Guthrie's previous novella, KILLING MUM was published through five leaves press, who also published GUN by Ray Banks and two novels from our very own Russel D McLean. BYE, BYE, BABY is set to be published by Barrington Stoke but you can catch it right now, this very second, by heading on over to smashwords and buying the ebook. You can read it on your kindles, your ipads or your iphones. An ipod will let you read it while you listen to music, and I'm pretty sure some toasters will be able to display it for you while cooking your breakfast. Point is, here is a cracking book by one of our best writers, all for $2.99.

Monday, August 16, 2010

Whether to blog

By Steve Weddle

So the HuffPo did this thing the other day about whether Twitter helps authors sell books.

The author of the piece and some of her partners took a close look at the connection. "After tracking over 20 books during a 6 month period, we realized that the correlations are there but they are unpredictable."

Well, that's interesting. So it might help, but understanding how is confusing. Oh, by the way, the author of the piece is "Founder and President of FSB Associates, a web publicity and social media firm specializing in creating awareness for books and authors."

Ain't that helpful?

I'm not interested in whether the post was meant to send business the author's way. They were clear about the fact that this was a post by someone who makes a living at this sort of thing, so I don't think it was in bad faith at all. Though, you know, that was my initial reaction, which kinda gets to the point of Twitter and blogging that I want to look at. Do folks blog just to be self-serving?

So Twitter maybe helps an author get the word out. OK. And maybe bookstore readings help. (Certainly they help the people who work at the bookstores get to know the people who write the books.) Maybe having a MyFace page helps. And maybe blogging helps. But, you know, what's an author to do?

I've seen many authors who have blogs that lie dormant until the next book comes out. Then, lo and behold, the author is a blogging tsunami. "Hey, look at me. I'm a real person with a daily life. Buy my book." My first thought on this was a cynical one, thinking that author was just trying to pitch a sale and get you to his or her reading. You know, the tabs at the top of the page: "Bio. Books. Blog. Dates. Contact." Yes, buy the books and come to the readings. And contact the writer through a form on the Web site. But, you know, I understand a little more about how this works than I first did.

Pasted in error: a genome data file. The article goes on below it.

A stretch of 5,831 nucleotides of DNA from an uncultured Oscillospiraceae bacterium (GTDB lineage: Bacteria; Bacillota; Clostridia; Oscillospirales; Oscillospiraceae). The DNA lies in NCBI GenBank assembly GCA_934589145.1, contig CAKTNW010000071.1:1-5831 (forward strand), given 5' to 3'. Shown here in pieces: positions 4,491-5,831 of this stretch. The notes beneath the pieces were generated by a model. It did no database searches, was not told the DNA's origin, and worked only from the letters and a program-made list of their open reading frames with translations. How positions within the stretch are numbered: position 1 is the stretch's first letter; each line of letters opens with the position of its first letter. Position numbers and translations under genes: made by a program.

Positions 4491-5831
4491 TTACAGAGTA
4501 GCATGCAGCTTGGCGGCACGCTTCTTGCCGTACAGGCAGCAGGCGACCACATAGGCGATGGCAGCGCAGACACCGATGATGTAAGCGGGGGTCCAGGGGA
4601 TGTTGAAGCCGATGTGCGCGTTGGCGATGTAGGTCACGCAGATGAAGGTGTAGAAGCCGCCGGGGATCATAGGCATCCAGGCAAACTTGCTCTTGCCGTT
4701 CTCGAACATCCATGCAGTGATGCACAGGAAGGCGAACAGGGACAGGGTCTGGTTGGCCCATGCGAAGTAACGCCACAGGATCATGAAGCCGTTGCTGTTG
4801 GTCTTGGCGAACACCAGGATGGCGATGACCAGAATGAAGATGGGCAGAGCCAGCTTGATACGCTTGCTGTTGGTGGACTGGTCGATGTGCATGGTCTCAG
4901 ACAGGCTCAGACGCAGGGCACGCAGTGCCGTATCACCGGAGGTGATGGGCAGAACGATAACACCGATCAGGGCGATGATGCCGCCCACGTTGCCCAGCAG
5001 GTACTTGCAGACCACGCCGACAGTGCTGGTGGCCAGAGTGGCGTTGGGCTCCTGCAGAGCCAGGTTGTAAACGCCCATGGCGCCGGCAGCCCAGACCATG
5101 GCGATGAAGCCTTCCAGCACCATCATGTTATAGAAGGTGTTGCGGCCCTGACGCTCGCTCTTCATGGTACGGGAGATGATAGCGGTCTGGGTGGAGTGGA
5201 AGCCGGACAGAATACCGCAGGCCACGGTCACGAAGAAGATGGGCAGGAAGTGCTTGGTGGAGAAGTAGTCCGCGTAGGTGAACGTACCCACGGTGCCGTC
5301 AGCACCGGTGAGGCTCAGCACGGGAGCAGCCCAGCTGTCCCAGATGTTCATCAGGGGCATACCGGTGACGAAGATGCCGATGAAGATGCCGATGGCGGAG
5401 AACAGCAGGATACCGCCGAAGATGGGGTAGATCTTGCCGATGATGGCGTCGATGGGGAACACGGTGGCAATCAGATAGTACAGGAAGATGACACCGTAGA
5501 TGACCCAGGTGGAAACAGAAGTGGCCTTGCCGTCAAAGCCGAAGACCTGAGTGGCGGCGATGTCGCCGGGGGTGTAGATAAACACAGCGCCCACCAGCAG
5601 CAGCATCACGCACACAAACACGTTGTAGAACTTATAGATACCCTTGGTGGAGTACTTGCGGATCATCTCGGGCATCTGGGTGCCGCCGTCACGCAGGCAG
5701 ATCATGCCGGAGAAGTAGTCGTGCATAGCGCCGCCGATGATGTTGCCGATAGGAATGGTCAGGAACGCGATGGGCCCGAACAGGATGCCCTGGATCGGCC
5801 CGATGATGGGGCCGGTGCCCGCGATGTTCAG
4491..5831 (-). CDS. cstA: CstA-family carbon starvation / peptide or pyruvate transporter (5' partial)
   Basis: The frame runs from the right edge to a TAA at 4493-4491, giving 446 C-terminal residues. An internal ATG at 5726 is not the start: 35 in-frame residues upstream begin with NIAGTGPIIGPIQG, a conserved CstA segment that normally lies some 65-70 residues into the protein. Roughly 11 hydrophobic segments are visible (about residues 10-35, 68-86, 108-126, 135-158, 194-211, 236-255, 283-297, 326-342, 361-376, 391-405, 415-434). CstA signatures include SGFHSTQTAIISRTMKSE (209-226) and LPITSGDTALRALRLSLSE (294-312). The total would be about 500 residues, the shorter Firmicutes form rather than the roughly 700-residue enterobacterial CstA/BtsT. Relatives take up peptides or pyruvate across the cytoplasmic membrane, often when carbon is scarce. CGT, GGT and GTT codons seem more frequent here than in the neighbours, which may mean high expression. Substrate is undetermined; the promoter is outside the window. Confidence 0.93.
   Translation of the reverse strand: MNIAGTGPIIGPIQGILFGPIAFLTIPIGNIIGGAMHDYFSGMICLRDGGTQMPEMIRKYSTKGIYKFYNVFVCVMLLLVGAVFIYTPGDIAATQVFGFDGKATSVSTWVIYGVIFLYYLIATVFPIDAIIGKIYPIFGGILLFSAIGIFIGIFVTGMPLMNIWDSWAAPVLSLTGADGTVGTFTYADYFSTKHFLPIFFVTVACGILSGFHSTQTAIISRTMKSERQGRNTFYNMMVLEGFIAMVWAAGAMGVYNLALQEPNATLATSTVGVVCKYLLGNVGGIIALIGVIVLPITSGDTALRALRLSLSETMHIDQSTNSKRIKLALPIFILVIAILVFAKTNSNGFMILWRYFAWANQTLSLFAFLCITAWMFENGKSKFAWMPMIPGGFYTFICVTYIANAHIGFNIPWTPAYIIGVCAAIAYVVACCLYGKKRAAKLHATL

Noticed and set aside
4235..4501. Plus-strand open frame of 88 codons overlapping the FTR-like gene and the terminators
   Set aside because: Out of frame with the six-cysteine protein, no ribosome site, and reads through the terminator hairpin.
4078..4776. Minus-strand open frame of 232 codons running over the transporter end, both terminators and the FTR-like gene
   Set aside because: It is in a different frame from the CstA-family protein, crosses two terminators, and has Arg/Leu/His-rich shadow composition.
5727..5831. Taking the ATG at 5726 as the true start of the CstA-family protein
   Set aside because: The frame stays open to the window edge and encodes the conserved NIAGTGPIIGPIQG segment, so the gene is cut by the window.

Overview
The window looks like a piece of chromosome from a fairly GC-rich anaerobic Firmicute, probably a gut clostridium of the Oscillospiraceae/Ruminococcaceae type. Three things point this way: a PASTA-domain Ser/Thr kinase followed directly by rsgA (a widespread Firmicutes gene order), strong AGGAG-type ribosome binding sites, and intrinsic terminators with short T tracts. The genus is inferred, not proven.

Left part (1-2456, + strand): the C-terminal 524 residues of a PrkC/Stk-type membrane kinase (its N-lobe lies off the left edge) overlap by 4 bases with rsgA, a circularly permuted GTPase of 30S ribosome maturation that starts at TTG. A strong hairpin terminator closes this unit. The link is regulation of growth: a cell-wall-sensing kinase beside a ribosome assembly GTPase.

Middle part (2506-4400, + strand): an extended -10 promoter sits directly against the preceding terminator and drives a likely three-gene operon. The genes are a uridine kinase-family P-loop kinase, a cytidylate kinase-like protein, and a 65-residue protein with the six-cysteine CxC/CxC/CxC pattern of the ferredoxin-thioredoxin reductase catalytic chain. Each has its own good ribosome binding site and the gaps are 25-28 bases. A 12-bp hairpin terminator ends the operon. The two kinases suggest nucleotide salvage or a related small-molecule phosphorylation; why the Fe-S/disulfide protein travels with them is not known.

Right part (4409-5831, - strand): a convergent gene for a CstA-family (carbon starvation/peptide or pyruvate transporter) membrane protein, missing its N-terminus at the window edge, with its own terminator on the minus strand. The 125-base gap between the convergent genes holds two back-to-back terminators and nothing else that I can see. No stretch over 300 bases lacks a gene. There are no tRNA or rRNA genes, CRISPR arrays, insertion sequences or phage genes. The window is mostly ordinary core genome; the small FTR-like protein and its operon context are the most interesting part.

We have a difference between a blogger and a novelist. Some folks write a blog post every day and do a nice job. Some write a blog post every day and suck. Sometimes, it's hit and miss. Still, this is the medium that person writes in. The give-and-take with the audience. The immediacy of it all. Instant gratification. For a novelist, the gratification is years in the making. And it comes in bursts, doesn't it? A novelist writes by the word, not the post. "Hit 1,000 words already. Going for a walk." That's a novelist's Twitter update, isn't it? A blogger would update "Today's post is live. Swing by and comment."

The blog ain't the novel. Ain't supposed to be. Not that a novelist can't blog or a blogger can't write a novel. Heck, I'm not even sure you have to be in one camp or the other.

But if a novelist is supposed to Twitter and blog, what the heck is he or she supposed to tweet or blog about?

Is a novelist supposed to blog as a reader? Saying how she just read this great book or discovered a new author? Only glowing reviews? Most novelists wouldn't want to insult other writers for fear of being stabbed at Bouchercon. "Hey, Stringer? You're the one who said I write like I'm rubbing a turd on a wet sidewalk? How's about we step outside?"

Is a novelist supposed to blog as a "regular joe"? Saying how he just took the kid's to the dentist and now is heading out to mow the yard? Is that how Samuel Beckett did it? "Just put up with more of Joyce's babbling bullshit about his eye and how he can't get his own drink. What am I? His secretary? Oh, yeah."

Is a novelist supposed to blog as a working writer? "Working on more revisions because the editors like my writing, just not the book I've written." Great idea. Then someone sees a writer complaining about the business and the writer ain't got so much business any more.

Is the novelist supposed to blog as an enthusiast? Used cars? Gun collection? Old movies? BBQ? Scary pictures and freaky collectibles?

Is the novelist supposed to blog at all? Why? To connect? To time away from writing the novel?

The question of whether what you've blogged and what you've twatted helps sell books is certainly worth considering. Another question: "why?" (Another is why Weddle is allowed to write such clumsy sentences. Sheesh.)

I'm all for connecting with readers -- I've been known to tweet a bit in my day. I don't question why, usually. I just kinda chat with folks because I like to chat with those folks.

Maybe those FBS folks can help do the publicity for me. Maybe they can blog for me and get me something viral going along the Internet. Or, if I really need a good virus spreading around, I can call this HOPA/HPOA. Nothing like a good fake-out for the fiction writing.

Are you a novelist who blogs? Do you have a "thing" you do? Why do you blog?

Are you a reader who goes to an author's blog with regularity? Is it good stuff? What do you look for?